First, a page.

Author: Edwina Murphy-Droomer


In Australia, just 6% of people eat the recommended (Australian dietary guidelines) daily intake of vegetables. The challenge, therefore, is to be the exception, not the norm!

With more and more evidence emerging all the time that supports the use of diet in the therapeutic treatment of both physical and mental illness, we are now in a wonderful position to start taking control of our own health simply by learning what we should be fueling our bodies with. Not only is a good diet therapeutic but it is also key when looking for preventative health steps that protect ours and our families health into the future.


7 – 9 cups per day … 9 cups being a therapeutic dose which will infuse your body with intense nutrition.


However, this is not 7-9 cups of iceberg lettuce and white potatoes. As you will have heard time and time again, variety is key, for the purpose of feeding your body what it needs. Inspired by the AhhhhhMAZING work of Terry Wahls and the Wahls Protocol, this is a snapshot of what you should aim to have on your plate:

  1. 1 third Dark Green Leafy Veggies (3 cups per day)
  2. 1 third Deeply Coloured Veggies and fruits (2-3 cups per day)
  3. 1 third Sulphur-rich Vegetables (2-3 cups per day)


  1. Since time began mothers across the globe have been heard to holler “EAT YOUR GREENS”, and for a very good reason. Leafy vegetables are brimming with fiber along with vitamins, minerals, and an abundance of antioxidants that help protect you from diseases of all kinds. Brimming with vitamins and minerals leafy greens provide a nutrient dense source of B vitamins, vitamins A, C, K and E, and minerals such as calcium, potassium, magnesium, and iron.
  2. Vegetables that are deeply coloured all the way through like capsicums, beetroots and sweet potatoes are advertising their abundance of antioxidants. Choose at least 3 different colours daily from the green (e.g. asparagus and green beans), red (e.g. beetroot and rhubarb), blue/black/purple (e.g. eggplants and blueberries), and yellow/orange groups (e.g. carrot and pumpkin).
  3. Sulphur is involved in nourishing cells and supporting your mitochondria (your battery pack), but most significantly it helps the body to be more efficient in eliminating toxins. Adding to the list of benefits is Sulphur’s role in blood vessel health, healthy joints, and beautiful skin, hair, and nails. The primary sources of Sulphur are obtained through eating brassicas, alliums, and fungi.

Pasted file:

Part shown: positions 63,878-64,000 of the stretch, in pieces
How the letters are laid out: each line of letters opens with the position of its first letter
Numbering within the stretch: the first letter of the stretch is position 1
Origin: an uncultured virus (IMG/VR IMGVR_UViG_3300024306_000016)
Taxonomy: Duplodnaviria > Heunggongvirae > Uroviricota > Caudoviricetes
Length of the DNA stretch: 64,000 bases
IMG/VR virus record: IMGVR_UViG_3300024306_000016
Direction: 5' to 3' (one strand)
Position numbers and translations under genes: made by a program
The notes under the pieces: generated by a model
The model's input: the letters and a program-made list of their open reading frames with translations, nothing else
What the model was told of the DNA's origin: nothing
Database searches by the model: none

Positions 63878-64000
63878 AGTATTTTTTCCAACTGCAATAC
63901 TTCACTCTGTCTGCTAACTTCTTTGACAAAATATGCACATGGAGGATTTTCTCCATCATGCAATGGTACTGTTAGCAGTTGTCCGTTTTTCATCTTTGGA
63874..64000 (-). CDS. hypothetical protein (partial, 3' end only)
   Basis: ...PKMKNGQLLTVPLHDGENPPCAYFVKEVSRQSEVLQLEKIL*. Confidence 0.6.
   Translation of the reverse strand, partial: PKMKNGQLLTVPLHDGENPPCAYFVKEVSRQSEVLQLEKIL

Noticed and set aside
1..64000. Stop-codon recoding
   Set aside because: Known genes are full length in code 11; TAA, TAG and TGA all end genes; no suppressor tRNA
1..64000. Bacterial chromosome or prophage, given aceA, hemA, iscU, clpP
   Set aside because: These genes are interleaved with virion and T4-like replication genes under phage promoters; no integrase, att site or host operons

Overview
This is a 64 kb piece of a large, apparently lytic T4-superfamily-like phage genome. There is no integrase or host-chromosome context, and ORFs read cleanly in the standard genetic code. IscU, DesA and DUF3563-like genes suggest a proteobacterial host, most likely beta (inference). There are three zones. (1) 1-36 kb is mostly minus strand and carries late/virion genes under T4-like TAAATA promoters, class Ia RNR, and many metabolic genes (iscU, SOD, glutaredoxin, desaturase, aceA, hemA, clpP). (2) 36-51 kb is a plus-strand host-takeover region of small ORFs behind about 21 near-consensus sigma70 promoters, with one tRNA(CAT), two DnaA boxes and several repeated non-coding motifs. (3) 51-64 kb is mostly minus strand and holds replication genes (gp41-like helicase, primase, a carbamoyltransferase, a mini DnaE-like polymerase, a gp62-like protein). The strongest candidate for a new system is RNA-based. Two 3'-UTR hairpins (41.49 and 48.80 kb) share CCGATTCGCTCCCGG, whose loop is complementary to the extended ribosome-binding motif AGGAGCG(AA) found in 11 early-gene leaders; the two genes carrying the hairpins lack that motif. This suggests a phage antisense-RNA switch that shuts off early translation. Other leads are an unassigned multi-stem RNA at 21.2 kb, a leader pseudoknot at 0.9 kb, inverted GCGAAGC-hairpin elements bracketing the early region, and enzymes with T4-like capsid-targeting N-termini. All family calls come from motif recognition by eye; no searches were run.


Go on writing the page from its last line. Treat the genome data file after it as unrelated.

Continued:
Brassicas – cabbage, kale, collards, broccoli, Brussel sprouts, turnips, radishes, and cauliflower.
Alliums – onions, garlic, chives, leeks, and shallots.
Fungi – mushrooms

The recommendations I have given will be a challenge to many, however, the important points to remember are to work on variety and persistence, every step you take in the right direction is cause for celebration. One step at a time is better than no step at all!

Here are some tips to help you increase your vegetable intake daily:

  • Green smoothies are a simple way to get 2 cups of leafy greens in to start your day, add dates and blueberries and you have your coloured serve.
  • Have salad twice a day. A salad for lunch and a side salad with dinner.
  • For people with gut issues, start with predominantly cooked veg as you will find them easier to digest, work your way towards a balance of raw and cooked.
  • Get your veggie garden flourishing, whatever you can pick out of your own garden is going to be superior to something bought, and if you can get your kids involved they will enjoy eating what they have picked out of the garden for themselves.
  • Soups are a great way to up your daily veg intake.
  • As a snack, veggie sticks with a homemade dip are a wonderful way to reach your daily veg intake goal – carrot, celery, broccoli, beans, snow peas, cauliflower, cucumber (pop these in some natural yoghurt with garlic to make tzatziki), radishes, and asparagus, are a few to consider.